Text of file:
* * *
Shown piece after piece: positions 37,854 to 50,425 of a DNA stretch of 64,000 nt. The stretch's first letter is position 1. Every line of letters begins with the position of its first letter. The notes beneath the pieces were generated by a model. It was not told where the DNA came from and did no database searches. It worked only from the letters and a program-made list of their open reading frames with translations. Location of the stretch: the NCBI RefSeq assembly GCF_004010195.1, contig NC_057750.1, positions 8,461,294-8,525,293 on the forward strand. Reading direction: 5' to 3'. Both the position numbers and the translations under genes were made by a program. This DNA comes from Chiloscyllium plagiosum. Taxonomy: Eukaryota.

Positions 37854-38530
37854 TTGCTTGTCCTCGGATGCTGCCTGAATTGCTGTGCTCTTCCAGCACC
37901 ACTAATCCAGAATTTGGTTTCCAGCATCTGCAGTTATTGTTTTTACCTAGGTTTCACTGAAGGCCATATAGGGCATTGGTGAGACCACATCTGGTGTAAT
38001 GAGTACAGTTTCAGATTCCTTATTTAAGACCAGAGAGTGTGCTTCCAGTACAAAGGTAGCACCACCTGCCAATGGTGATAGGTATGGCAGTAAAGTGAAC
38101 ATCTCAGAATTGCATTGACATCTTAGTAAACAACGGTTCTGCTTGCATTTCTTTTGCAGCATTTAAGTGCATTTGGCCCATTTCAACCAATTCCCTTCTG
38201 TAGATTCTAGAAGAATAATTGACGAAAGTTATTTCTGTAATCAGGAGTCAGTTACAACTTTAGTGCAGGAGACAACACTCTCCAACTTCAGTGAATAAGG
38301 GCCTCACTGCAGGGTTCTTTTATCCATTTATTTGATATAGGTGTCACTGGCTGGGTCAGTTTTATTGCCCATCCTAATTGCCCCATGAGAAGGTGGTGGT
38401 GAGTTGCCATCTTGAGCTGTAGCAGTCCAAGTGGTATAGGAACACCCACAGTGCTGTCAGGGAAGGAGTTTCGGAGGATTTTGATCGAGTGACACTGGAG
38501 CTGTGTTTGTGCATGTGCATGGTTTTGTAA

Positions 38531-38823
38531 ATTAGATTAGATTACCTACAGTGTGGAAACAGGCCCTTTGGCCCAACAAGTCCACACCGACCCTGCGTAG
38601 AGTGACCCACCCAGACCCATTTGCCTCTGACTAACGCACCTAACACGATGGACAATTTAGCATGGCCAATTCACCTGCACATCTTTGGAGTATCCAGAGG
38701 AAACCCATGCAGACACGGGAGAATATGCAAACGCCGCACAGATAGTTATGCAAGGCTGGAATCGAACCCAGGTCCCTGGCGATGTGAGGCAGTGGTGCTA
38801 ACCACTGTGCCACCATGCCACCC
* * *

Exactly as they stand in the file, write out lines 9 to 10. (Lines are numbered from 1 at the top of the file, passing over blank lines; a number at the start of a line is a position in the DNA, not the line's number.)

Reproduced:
38401 GAGTTGCCATCTTGAGCTGTAGCAGTCCAAGTGGTATAGGAACACCCACAGTGCTGTCAGGGAAGGAGTTTCGGAGGATTTTGATCGAGTGACACTGGAG
38501 CTGTGTTTGTGCATGTGCATGGTTTTGTAA